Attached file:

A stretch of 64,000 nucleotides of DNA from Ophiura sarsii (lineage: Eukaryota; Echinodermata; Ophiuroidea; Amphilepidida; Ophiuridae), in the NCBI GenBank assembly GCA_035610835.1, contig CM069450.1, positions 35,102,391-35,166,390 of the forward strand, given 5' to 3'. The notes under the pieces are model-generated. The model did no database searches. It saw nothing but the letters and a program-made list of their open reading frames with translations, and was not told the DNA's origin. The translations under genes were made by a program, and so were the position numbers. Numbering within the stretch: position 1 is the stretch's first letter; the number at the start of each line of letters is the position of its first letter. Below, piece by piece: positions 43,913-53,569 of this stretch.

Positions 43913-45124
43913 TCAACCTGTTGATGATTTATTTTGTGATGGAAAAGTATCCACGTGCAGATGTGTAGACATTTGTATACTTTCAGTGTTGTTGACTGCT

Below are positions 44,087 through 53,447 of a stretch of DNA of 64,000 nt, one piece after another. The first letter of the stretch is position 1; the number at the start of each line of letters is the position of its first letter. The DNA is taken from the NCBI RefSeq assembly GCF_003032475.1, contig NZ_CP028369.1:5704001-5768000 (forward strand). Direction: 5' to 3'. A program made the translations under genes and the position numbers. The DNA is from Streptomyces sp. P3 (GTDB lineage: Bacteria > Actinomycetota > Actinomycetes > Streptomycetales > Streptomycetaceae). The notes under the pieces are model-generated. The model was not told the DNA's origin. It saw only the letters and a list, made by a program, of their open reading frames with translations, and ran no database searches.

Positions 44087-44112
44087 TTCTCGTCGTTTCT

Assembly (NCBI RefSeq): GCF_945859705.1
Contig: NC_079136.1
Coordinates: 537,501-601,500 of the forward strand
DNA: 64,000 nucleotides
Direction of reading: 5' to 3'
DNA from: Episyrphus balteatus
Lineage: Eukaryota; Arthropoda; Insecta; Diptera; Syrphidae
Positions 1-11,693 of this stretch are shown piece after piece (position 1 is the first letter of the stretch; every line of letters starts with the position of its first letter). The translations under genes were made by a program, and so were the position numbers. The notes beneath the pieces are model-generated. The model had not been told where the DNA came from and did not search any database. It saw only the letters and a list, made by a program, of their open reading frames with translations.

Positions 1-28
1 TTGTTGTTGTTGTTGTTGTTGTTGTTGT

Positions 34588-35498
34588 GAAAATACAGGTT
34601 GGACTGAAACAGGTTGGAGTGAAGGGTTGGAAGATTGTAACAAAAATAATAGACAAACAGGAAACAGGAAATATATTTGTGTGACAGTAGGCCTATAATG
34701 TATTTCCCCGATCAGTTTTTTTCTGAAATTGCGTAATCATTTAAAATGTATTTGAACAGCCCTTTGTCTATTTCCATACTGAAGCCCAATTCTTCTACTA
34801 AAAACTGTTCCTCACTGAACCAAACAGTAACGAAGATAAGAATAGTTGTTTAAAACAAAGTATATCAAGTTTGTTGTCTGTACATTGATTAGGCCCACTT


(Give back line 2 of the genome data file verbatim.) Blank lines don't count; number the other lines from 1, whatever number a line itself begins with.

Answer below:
Positions 43913-45124